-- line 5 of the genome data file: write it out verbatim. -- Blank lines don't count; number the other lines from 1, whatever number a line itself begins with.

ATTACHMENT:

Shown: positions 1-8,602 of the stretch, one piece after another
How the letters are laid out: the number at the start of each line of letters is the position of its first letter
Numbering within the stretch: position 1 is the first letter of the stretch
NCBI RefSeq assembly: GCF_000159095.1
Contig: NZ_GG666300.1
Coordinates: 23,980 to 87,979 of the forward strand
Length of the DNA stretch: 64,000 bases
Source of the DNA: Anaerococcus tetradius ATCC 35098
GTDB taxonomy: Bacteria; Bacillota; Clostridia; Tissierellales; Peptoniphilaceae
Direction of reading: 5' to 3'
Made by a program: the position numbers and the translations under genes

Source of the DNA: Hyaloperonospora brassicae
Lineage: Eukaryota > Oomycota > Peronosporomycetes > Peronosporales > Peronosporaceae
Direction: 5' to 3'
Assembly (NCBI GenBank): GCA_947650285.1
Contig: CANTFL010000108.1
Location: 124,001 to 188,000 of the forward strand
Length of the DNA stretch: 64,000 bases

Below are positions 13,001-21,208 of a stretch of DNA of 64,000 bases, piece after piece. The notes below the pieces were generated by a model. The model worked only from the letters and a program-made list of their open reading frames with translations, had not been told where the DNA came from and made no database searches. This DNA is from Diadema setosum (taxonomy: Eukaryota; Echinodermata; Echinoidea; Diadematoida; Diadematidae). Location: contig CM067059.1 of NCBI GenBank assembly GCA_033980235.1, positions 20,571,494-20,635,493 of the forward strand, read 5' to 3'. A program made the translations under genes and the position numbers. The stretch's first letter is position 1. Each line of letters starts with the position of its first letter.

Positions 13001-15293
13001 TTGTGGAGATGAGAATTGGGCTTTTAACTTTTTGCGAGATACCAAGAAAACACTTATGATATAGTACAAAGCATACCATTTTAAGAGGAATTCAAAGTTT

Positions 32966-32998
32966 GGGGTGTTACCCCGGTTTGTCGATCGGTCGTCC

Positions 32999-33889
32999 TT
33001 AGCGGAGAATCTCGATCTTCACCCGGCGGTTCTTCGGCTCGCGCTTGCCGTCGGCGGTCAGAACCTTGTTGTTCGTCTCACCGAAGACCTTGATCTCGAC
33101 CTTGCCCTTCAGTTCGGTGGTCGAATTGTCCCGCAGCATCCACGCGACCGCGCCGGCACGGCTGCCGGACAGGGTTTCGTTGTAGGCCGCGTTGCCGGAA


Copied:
Contig: NZ_GG666300.1